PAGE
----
Publications by authors named "Esther Willems"

10 Publications

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Technologies to improve the participation of stroke patients in their home environment.

Disabil Rehabil 2021 Oct 5:1-11. Epub 2021 Oct 5.

Care and Public Health Research Institute, Department of Health Services Research, Maastricht University, Maastricht, The Netherlands.

Purpose: To identify possible technological solutions that can contribute to stroke patients' participation at home.

Methods: In this qualitative case study, data on factors that negatively influenced participation at home were collected semi-structured interviews with stroke patients ( = 6). Additionally, data on possible technologies to improve this participation were collected a group interview with experts ( = 4). The domains "cognition, mobility, self-care, and getting along" (International Classification of Functioning, Disability and Health) guided the data collection and interpretation; open, axial and selective coding was part of the analysis.

Results: Patients reported 21 factors negatively influencing participation at home, including psychological, cognitive, and physical factors. Experts suggested technological solutions regarding these factors to increase participation of stroke patients; digital assistants, apps, and virtual reality were frequently mentioned. To facilitate the use of these technologies, experts indicated the importance of involving patients in their design. They also suggested that rehabilitation specialists and family members could support the uptake and use of technologies.

Conclusions: Various technologies were identified by experts as having the potential to improve the participation of stroke patients in their homes. Future research may study the influence of these technologies on the actual participation of stroke patients at home.Implications for rehabilitationThe identified technological solutions can support rehabilitation specialists in guiding stroke patients towards technologies that can support a patient's participation at home.Rehabilitation specialists can be champions in introducing, recommending and promoting technologies to stroke patients and their families, as well as in training them to use technologies.Virtual reality as a technology can be part of rehabilitation, not only to train stroke patients in daily life activities but also to increase empathy and understanding in caregivers and carers on stroke impairments.Rehabilitation specialists can recommend technologies integrated in daily life and presented as general consumer goods; stroke patients are more likely to adopt these kind of technologies.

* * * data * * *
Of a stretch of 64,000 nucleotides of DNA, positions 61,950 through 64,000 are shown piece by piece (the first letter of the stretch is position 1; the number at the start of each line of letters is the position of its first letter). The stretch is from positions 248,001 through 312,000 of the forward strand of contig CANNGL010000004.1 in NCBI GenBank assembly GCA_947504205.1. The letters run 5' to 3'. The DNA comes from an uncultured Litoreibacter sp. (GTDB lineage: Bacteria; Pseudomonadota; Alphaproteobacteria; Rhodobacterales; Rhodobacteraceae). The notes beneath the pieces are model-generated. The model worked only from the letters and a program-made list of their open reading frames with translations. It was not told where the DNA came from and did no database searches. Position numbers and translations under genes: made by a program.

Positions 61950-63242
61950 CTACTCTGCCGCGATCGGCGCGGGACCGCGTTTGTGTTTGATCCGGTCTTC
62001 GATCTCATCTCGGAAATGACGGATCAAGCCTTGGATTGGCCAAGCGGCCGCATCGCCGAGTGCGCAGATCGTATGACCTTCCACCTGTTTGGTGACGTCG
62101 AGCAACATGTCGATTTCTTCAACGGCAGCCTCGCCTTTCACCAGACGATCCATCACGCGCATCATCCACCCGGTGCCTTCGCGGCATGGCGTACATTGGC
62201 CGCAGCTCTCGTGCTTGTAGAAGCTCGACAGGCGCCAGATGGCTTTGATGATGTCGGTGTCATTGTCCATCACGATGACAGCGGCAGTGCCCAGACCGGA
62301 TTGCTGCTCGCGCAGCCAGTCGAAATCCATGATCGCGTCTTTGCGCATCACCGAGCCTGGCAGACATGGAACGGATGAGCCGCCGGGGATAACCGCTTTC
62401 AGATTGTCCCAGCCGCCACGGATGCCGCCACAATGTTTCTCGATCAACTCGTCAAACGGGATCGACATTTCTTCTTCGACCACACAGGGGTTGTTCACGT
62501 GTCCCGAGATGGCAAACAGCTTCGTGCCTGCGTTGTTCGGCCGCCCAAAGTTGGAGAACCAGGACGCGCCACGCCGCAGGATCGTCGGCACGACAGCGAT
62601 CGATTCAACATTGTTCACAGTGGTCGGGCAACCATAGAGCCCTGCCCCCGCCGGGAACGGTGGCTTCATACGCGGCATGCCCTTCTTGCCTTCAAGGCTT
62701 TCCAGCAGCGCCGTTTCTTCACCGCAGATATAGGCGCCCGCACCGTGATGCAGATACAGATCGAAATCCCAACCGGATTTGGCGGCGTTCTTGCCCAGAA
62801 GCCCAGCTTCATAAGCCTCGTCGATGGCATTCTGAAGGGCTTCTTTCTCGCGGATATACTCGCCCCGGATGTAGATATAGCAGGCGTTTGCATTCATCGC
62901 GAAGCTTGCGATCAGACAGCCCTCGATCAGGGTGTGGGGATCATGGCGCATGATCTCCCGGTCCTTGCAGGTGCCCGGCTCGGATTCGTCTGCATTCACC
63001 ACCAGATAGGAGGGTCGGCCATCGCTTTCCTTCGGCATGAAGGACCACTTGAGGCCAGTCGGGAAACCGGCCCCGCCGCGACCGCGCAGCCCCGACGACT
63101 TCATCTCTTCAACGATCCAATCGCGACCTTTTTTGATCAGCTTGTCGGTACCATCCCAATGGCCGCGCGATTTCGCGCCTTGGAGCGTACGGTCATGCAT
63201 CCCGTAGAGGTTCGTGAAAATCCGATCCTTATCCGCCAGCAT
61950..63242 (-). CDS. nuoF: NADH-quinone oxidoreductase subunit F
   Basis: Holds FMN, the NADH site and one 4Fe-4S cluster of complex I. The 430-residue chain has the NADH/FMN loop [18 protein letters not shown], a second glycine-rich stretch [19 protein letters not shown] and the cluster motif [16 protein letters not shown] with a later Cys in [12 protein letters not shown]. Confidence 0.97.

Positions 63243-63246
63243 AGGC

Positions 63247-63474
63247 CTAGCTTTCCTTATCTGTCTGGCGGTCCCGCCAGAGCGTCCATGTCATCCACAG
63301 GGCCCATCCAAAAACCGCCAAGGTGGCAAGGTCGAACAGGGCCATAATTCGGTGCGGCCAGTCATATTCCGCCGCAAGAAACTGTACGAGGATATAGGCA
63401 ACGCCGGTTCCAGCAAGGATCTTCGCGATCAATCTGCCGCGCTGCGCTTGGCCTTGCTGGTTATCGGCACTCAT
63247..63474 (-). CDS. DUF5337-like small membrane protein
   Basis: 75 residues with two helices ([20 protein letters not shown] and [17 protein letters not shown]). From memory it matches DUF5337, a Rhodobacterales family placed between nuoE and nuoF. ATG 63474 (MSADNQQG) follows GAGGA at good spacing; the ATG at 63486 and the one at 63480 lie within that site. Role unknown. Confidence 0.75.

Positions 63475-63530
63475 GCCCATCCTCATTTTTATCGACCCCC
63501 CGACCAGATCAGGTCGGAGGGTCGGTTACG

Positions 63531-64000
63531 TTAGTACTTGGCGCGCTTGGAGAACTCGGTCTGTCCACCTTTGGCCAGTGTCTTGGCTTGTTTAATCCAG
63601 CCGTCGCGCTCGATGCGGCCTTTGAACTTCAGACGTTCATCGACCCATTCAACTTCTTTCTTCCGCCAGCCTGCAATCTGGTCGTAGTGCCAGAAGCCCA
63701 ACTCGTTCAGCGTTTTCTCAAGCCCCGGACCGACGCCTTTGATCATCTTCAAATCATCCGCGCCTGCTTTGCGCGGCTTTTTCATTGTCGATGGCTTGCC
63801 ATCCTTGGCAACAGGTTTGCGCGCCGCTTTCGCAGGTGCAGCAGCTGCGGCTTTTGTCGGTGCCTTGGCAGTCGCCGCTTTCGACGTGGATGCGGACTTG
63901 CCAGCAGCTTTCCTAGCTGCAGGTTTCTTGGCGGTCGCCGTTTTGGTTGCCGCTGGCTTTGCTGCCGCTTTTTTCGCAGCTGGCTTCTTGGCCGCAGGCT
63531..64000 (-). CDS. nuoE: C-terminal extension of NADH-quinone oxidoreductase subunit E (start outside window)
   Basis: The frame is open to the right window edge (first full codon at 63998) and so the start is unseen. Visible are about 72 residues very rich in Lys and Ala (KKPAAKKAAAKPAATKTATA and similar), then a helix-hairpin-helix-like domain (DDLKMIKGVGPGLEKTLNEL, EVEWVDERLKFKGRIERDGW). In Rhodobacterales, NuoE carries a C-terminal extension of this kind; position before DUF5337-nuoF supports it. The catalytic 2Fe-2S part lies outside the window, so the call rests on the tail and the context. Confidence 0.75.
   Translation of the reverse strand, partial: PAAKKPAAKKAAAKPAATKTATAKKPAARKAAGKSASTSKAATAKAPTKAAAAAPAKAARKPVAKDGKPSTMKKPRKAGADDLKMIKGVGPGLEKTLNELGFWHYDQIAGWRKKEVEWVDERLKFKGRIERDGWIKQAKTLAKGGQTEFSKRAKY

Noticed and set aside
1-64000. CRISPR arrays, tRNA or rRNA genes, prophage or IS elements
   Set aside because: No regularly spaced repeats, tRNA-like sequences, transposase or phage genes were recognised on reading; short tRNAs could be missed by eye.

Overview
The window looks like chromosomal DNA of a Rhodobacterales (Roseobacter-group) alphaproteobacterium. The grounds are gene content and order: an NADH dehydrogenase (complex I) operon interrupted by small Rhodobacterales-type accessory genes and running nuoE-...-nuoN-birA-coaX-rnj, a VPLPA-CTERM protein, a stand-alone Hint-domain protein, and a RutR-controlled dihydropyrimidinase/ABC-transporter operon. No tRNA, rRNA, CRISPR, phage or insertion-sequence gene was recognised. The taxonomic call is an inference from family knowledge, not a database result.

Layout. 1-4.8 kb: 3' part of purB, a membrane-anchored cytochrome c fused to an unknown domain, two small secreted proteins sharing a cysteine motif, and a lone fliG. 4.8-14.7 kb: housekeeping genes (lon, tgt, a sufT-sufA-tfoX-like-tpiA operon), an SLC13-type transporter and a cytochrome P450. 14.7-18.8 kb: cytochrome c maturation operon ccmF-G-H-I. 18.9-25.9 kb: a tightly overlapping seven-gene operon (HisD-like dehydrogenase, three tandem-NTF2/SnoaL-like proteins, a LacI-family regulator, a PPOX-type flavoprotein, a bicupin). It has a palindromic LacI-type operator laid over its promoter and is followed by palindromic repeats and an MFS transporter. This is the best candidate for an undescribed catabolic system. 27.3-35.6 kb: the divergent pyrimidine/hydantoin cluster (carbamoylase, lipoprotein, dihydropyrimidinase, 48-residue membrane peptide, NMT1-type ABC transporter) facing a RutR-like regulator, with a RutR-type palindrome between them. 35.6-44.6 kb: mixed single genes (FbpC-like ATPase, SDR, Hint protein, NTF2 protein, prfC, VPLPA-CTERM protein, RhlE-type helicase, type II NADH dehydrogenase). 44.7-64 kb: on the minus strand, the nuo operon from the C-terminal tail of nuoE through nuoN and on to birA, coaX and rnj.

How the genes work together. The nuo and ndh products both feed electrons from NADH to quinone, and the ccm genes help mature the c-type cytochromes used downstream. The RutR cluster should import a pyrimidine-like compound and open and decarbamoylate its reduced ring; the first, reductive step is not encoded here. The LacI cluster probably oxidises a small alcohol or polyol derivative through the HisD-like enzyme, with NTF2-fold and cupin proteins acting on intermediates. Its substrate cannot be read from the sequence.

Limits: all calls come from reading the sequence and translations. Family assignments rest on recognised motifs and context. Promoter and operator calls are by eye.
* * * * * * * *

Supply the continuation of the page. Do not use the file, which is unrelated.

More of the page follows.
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http://dx.doi.org/10.1080/09638288.2021.1983041DOI Listing
October 2021

Common haplotypes at the CFH locus and low-frequency variants in CFHR2 and CFHR5 associate with systemic FHR concentrations and age-related macular degeneration.

Am J Hum Genet 2021 08 13;108(8):1367-1384. Epub 2021 Jul 13.

Department of Ophthalmology, Donders Institute for Brain, Cognition and Behaviour, Radboud University Medical Center, Nijmegen, 6525EX, the Netherlands; Department of Human Genetics, Donders Institute for Brain, Cognition and Behaviour, Radboud University Medical Centre, 6525GA, the Netherlands. Electronic address:

Age-related macular degeneration (AMD) is the principal cause of blindness in the elderly population. A strong effect on AMD risk has been reported for genetic variants at the CFH locus, encompassing complement factor H (CFH) and the complement-factor-H-related (CFHR) genes, but the underlying mechanisms are not fully understood. We aimed to dissect the role of factor H (FH) and FH-related (FHR) proteins in AMD in a cohort of 202 controls and 216 individuals with AMD. We detected elevated systemic levels of FHR-1 (p = 1.84 × 10), FHR-2 (p = 1.47 × 10), FHR-3 (p = 1.05 × 10) and FHR-4A (p = 1.22 × 10) in AMD, whereas FH concentrations remained unchanged. Common AMD genetic variants and haplotypes at the CFH locus strongly associated with FHR protein concentrations (e.g., FH p.Tyr402His and FHR-2 concentrations, p = 3.68 × 10), whereas the association with FH concentrations was limited. Furthermore, in an International AMD Genomics Consortium cohort of 17,596 controls and 15,894 individuals with AMD, we found that low-frequency and rare protein-altering CFHR2 and CFHR5 variants associated with AMD independently of all previously reported genome-wide association study (GWAS) signals (p = 5.03 × 10 and p = 2.81 × 10, respectively). Low-frequency variants in CFHR2 and CFHR5 led to reduced or absent FHR-2 and FHR-5 concentrations (e.g., p.Cys72Tyr in CFHR2 and FHR-2, p = 2.46 × 10). Finally, we showed localization of FHR-2 and FHR-5 in the choriocapillaris and in drusen. Our study identifies FHR proteins as key proteins in the AMD disease mechanism. Consequently, therapies that modulate FHR proteins might be effective for treating or preventing progression of AMD. Such therapies could target specific individuals with AMD on the basis of their genotypes at the CFH locus.